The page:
The odyssey of Renzo Palmerini

Renzo Palmerini’s first job in America was with the Vermont Marble Company.

In the early 1960s, sculptor Carl Paul Jennewein had designed two monumental statues—the “Spirit of Justice” and the “Majesty of Law”—for the entrance courtyard of the Rayburn House of Representatives office building in Washington, D.C. Jennewein insisted on hiring academically-trained carvers. A company official made a recruiting trip to Carrara and brought 23-year-old carver Renzo Palmerini back to Vermont.

Palmerini (known to all as “Renzo”)was born in 1940 in Pietrasanta (“holy stone”) in the Carrara region. He graduated with a master’s degree in sculpture from the Stagio Stagi Institute of Art’s five-year program.

“I don’t know how I got here,” Palmerini admitted with a smile. He arrived in the U.S. on Feb. 11, 1963. He was expecting to return to Italy, he said, but the company persuaded him to stay, and the young people of Proctor welcomed him. He met his wife, Elsie, at a high school party and they married in 1965.

The youngest carver at Vermont Marble, Palmerini worked on the face, hands and finer parts of the Jennewein figures, while fellow carvers Francesco Tonelli, Eric Erickson, and Alberto Cecchinelli executed the other elements. Each statue was carved from an 85-ton block of Georgia marble. They completed the famed figures in 1964.

At Vermont Marble, Palmerini worked in the drafting/design room, where architectural elements were fashioned from architects’ drawings, and in the finishing shop, where the carving happened—“my real work,” Palmerini said.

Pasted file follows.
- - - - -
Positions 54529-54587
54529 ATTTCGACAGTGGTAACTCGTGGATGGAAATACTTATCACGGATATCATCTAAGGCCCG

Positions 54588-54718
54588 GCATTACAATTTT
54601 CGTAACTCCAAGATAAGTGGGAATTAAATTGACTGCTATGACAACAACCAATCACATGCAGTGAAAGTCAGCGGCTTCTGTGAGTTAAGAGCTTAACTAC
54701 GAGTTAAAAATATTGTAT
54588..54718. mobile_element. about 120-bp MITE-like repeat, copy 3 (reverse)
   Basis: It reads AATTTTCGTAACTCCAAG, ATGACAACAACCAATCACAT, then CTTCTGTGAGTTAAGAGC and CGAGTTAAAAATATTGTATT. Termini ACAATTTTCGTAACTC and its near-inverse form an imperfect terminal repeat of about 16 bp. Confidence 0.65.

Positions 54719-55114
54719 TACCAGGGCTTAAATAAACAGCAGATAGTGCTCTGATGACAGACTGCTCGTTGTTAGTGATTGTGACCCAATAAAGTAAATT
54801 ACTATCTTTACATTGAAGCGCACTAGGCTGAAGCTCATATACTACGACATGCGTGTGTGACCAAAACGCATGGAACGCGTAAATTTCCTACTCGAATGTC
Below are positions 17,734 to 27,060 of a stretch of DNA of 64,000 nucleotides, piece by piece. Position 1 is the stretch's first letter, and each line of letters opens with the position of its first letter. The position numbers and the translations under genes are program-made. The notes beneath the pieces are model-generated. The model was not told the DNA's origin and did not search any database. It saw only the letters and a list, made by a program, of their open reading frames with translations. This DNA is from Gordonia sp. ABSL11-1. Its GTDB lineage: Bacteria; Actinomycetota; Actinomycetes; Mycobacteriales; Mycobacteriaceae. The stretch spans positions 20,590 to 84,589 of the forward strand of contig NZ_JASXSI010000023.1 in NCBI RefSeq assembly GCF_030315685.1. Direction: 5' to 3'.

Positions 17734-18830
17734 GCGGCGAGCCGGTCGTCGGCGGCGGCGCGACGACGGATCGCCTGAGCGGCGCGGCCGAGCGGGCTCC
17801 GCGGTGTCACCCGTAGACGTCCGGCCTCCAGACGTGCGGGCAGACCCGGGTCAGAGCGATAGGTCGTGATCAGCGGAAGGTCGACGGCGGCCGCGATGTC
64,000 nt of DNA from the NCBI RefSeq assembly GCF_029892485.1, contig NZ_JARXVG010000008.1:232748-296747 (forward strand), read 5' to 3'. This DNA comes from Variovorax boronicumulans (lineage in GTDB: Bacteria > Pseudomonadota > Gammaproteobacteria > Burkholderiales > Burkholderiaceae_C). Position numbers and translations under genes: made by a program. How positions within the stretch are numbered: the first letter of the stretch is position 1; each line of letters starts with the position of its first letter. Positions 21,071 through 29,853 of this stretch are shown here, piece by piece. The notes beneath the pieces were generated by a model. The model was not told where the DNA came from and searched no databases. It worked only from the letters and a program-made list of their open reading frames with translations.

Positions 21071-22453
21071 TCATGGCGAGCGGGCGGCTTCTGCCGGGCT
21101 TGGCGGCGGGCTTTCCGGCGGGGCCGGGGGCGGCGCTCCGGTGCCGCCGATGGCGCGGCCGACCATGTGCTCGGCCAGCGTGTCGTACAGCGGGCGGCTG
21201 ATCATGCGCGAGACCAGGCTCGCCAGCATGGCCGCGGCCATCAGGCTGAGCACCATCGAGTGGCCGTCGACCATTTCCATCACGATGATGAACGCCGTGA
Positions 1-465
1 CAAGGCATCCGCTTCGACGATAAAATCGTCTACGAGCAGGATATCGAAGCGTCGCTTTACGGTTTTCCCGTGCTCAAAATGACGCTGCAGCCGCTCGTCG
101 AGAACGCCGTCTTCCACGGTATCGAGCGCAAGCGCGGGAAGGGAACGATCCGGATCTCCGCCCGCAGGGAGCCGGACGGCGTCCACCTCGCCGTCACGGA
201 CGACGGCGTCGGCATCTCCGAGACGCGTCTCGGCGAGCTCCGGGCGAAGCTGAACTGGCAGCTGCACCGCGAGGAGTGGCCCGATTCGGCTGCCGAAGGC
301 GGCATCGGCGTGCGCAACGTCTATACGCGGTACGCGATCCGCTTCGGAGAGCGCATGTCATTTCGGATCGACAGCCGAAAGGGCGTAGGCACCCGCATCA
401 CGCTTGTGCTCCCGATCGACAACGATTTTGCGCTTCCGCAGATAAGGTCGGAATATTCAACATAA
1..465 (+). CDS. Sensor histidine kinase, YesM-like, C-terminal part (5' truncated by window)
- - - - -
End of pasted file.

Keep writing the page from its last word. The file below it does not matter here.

He worked on a variety of projects, including 111-year-old marble statues of Justice and History on the Capitol Building, which smog had damaged. The figures were brought to Proctor in 1974. Based on early photographs, clay models were made and marble replicas were then carved and reinstalled the same year. At the National Cemetery of the Pacific in Honolulu, Palmerini carried out the exacting work of carving names in marble.

“I was fascinated by everything,” Palmerini recalled. “I started to dream.” His dreams led to major commissions, including the Gallery of the Presidents – 36 bas-relief portraits, on display in the Marble Museum. His lyrical yet powerful figures in local marble, range in scale from monumental to tabletop size, have attracted collectors on three continents. He also had solo and group shows from Florida to Montreal.

In 1986 he won the Academic Artists Association Medal of Honor.

The Vermont Marble company was purchased by Omya in 1976 and ceased operations at that time.

Local claims to fame

Rutland area marble was used in the Washington Monument and the U.S. Supreme Court building. The pure white Tomb of the Unknown Soldier (1921) was created in Proctor. The Jefferson Memorial (1943) used Vermont marble, as did headstones in Arlington National Cemetery. In New York City, the end walls of the U.N. building are sheathed with West Rutland pearly-white marble. Vermont marble is also featured in the wall of names inside the shrine at the U.S.S. Arizona Memorial (1962) at Pearl Harbor.